The most important receptor family binding and responding to ECM is formed by integrins, which are heterodimeric molecules comprising, to date, 16 alpha and 8 beta subunits. The β1 integrins bind collagens, laminins, entactin/nidogen, fibronectin, tenascin and vascular cell adhesion molecule-1, whereas β2 integrins are mainly expressed in blood leukocytes and perform a role in both immune inflammation, and in heterotypic interactions of fibroblasts with other cells. The αV integrins mediate adhesion to provisional matrix molecules, such as fibrinogen, fibronectin, vitronectin, thrombospondin and osteopontin. In addition to these three major subclasses, α6β4 integrin, as a component of hemidesmosomes, forms a receptor for laminin-5 and laminin-10. The αIIbβ3 and α4β7 integrins, as well as αEβ7 integrin, perform roles in platelet function and vascular adhesion, respectively [41]. Integrin subunitsα3, α4, α5, α6, αV and β1 are overexpressed in synovitis [48].Nonintegrin receptors, such as CD44, binding hyaluronan, and also other ligands (such as collagens I and VI), are of importance in this respect. CD44-hyaluronan interaction modulates the migration of inflammatory leukocytes into the extravascular compartment of the synovial membrane.

Cell-cell interactions

Direct cell-cell interactions are typical for epithelial cells, but direct cell-cell contacts have been considered rare in connective tissue. Connective tissue cells such as fibroblasts were thought to be regulated not only by soluble factors, but also by effects resulting from ECM-fibroblast interactions. However, time-lapse cinephotomicrography and light and electron microscopy have been used to show close physical apposition and adhesion between fibroblasts and other cells. This adhesion is not only a passive event, but can affect one or both of the interacting cells. Such events have been proven to be dependent on cell-cell contact by the lack of effect of cell culture supernatant (ie in the physical absence of one of the interacting cells). Similar conclusions have been drawn based on the inhibition of the observed effect upon use of physical barriers between the interacting cells (eg their separation by membranes). This abolishes cellular events dependent on cell-cell interaction. Many of these heterotypic interactions are dependent on the β2 (CD18) integrins, shown by the use of blocking antibodies. Adherens junctions have been reported between fibroblasts. Another relatively new and unexpected finding is that gap junctions are present in fibroblasts. Built up from transmembrane proteins, connexons, gap junctions allow the spread of small molecular second messagers like Ca2+ and cAMP from one cell to another. Transfection of fibroblasts with the `receptor for hyaluronic acid-mediated motility' regulates gap junctional intercellular communication and connexin-43 expression, affecting focal adhesion and cytoskeleton organization, with various secondary effects on motility, growth and transformation (Table (Table4)4) [62,63,64,65,66,67,68,69,70,71,72,73].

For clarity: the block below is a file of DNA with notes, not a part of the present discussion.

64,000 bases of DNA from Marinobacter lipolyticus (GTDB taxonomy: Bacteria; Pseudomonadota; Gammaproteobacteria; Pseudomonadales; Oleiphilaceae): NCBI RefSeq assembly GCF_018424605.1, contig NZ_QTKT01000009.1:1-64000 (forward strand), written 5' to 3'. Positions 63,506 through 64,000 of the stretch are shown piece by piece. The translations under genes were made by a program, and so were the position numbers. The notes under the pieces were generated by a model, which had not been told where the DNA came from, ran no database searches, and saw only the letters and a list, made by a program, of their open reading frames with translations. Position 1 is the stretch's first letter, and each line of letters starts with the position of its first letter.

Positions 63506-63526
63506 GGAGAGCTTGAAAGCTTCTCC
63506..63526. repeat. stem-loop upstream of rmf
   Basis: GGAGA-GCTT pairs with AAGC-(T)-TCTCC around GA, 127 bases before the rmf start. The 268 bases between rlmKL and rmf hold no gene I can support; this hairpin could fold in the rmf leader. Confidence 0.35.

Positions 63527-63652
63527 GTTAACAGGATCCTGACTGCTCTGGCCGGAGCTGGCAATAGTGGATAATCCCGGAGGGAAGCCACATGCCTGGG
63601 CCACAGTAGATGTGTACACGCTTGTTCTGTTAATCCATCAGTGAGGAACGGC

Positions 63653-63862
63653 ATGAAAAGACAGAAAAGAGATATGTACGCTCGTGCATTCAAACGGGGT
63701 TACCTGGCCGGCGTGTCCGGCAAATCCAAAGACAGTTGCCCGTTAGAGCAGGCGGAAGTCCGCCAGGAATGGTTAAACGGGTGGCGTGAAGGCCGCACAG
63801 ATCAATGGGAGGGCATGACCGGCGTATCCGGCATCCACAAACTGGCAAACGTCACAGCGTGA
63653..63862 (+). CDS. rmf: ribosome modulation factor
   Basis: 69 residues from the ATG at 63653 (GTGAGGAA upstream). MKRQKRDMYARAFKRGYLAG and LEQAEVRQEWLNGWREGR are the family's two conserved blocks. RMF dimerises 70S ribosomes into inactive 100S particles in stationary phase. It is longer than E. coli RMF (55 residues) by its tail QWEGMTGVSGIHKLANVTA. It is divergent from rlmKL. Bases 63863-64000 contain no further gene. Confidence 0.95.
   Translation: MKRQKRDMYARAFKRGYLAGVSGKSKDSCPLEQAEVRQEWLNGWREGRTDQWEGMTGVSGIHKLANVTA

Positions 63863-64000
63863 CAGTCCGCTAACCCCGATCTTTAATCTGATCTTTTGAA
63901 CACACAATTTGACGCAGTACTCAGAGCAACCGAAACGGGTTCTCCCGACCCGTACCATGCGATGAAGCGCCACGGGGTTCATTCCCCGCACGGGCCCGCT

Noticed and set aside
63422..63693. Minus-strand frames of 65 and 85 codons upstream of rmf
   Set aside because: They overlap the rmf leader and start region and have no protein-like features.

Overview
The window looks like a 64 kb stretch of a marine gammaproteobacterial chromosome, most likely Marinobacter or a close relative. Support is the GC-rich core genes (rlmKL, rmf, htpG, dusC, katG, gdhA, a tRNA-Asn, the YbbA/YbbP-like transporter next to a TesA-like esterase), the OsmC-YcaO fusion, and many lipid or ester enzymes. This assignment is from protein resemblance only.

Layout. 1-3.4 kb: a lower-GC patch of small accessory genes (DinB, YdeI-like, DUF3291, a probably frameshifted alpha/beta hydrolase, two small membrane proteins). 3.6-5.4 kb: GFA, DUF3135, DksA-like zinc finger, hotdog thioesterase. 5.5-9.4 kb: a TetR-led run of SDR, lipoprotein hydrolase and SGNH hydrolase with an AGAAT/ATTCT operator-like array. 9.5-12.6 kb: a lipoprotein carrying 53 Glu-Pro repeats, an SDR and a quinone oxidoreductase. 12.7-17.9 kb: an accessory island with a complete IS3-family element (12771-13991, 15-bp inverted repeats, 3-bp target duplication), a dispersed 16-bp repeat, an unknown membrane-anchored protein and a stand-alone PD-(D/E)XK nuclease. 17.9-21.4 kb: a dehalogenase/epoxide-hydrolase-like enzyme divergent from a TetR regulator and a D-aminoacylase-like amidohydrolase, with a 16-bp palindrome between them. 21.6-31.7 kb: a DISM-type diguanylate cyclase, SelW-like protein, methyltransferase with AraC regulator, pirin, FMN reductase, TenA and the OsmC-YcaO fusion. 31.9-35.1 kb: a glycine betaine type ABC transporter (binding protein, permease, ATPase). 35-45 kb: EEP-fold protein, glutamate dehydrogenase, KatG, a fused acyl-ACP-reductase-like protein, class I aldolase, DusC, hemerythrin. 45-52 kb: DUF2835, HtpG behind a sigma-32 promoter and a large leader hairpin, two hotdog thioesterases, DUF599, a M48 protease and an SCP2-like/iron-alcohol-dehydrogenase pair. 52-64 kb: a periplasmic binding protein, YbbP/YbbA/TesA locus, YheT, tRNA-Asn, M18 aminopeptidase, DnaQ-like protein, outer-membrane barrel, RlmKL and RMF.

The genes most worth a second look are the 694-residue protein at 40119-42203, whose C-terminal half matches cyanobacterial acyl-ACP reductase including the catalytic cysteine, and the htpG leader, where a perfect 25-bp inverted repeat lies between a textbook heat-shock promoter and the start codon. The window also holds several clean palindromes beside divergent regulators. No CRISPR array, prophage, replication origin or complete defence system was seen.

Table 4
Direct cell-cell interactions between fibroblasts and other cell types

Conclusion

It has been claimed that the rheumatoid arthritis synovial fibroblasts differ from their nonrheumatoid counterparts in terms of growth rate, life span, glycolytic metabolism, synthesis of hyaluronan and sulfated glycosaminoglycans, acid hydrolase activities, and metabolic and structural mitochondrial proteins [1]. The rheumatoid fibroblasts show a sustained and distinct morphology and pattern of gene activation [74,75], and might represent nonrheumatoid fibroblasts, but might also be phenotypically altered chondrocytes or bone marrow derived stem cells. These differences between the normal and the inflammatory synovium may be due to a selection pressure in the synovial mileau, where water- and lipid-soluble stimuli, cyclic loading, shear stress, ECM contacts and direct cell-cell contacts more or less permanently modulate the phenotype and function of fibroblast-like cells in the synovial lining, stroma and pannus.